We’ve posted before about the Sackner Archive, Ruth and Marvin Sackner’s astonishing collection of some 75,000 pieces of visual and concrete poetry. Housed at the Sackner’s residence in Miami for many years, the entire collection has now found a new home at the University of Iowa Libraries Special Collections. The archive will be open by appointment to students, scholars, and the general public starting January 2020.

Read the announcement here, browse the archive online here, or start planning your 2020 trip to Iowa City, A UNESCO City of Literature.

Reasons to go to…

May 9, 2017

If you are interested in concrete and visual poetry, you may want to plan a trip to Miami this winter. November 17, 2017 through April 15, 2018, The Pérez Art Museum Miami (PAMM) will present From the truer world of the other: Typewriter Art from the PAMM Collection. In 2016, PAMM acquired over 400 language-based works from the 70,000+ piece collection of the Sackner Archive of Concrete and Visual Poetry. The upcoming exhibition explores the experimental visual and poetic typewriter creations of approximately 15 artists, including Carl Andre, Henri Chopin, Dom Sylvester Houédard, d.a. levy, and Françoise Mairey.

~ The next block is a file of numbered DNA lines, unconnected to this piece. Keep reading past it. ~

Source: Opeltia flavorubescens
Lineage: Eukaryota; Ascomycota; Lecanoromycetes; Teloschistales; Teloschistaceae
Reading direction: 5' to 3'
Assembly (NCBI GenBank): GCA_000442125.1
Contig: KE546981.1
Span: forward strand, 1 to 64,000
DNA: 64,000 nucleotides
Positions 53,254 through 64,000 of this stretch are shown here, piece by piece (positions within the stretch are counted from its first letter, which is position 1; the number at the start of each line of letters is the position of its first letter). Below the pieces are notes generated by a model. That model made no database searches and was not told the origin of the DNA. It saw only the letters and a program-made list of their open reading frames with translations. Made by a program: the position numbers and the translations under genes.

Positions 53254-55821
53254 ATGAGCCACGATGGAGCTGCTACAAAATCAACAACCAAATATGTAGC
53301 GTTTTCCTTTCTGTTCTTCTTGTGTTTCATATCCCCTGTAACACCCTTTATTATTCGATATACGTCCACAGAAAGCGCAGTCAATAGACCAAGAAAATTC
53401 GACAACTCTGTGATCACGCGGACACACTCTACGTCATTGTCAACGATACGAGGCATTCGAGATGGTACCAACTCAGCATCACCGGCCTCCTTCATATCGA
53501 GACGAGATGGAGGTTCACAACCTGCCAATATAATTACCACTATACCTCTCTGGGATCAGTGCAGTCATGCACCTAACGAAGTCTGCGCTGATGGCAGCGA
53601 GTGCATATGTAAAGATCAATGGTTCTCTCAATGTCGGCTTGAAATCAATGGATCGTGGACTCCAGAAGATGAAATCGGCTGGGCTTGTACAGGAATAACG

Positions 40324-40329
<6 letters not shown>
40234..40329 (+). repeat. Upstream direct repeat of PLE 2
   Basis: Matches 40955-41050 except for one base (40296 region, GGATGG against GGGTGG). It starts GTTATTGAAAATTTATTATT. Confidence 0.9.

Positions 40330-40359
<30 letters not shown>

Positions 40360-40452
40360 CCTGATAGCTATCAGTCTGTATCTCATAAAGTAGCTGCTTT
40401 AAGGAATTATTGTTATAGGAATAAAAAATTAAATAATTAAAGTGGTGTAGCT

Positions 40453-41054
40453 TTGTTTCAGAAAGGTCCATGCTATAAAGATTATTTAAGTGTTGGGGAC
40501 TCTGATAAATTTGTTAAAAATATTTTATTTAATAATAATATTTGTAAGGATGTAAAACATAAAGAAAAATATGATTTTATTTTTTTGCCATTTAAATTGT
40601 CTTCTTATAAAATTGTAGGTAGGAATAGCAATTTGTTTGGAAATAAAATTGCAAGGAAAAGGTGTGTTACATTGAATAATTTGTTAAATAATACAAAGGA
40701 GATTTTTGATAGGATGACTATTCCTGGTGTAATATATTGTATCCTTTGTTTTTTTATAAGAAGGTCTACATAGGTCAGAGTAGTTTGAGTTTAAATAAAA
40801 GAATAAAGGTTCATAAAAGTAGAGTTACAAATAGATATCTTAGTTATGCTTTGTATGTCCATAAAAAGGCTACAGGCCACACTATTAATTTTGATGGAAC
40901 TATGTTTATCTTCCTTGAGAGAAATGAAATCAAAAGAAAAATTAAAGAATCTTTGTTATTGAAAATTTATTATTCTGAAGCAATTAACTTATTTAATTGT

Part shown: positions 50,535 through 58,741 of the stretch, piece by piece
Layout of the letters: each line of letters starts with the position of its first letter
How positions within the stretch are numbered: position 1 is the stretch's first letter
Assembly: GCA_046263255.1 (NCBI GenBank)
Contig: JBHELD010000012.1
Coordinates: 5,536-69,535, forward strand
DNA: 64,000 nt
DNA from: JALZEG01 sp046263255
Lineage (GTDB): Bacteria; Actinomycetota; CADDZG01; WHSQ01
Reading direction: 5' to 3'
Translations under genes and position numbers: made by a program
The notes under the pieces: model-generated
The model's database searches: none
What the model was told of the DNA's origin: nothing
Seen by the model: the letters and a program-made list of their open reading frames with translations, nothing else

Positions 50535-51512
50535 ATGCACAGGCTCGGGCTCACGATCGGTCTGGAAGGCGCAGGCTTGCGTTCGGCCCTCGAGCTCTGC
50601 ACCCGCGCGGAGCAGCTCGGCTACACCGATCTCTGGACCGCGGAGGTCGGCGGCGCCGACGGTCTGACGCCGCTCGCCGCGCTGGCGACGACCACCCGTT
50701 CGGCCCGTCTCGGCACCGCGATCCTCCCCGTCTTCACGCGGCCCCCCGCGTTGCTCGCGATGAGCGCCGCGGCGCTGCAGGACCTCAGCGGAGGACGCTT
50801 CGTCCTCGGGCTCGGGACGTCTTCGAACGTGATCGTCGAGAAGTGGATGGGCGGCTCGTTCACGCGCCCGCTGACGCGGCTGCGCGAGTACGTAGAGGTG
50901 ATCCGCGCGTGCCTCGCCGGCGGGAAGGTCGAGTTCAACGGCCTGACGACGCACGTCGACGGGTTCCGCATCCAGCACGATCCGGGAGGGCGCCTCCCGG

See this 2014 Poetry Department post for additional informative links about the Sackner collection.

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image: Dom Sylvester Houédard. from the truer world of the other (dsh 720113), 1972. Typewriting on paper, 13 x 8 inches. Collection Pérez Art Museum Miami, acquired from The Sackner Archive of Concrete and Visual Poetry, with support from the John S. and James L. Knight Foundation

If your travel plans between March 28 and July 30, 2017, include Southern California, you may want to visit the Getty Center to see Concrete Poetry: Words and Sounds in Graphic Space. The exhibit focuses on the visual, verbal, and sonic experiments of the 1950s, ’60s, and ’70s, displaying material drawn principally from the Getty Research Institute’s collection.

Admission to the Getty Center and the exhibit, in Research Institute Gallery I, is free and no tickets are required. (Parking is $15.)

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image: Open (Abre), Augusto de Campos (b. 1931) and Julio Plaza (1938–2003), 1969.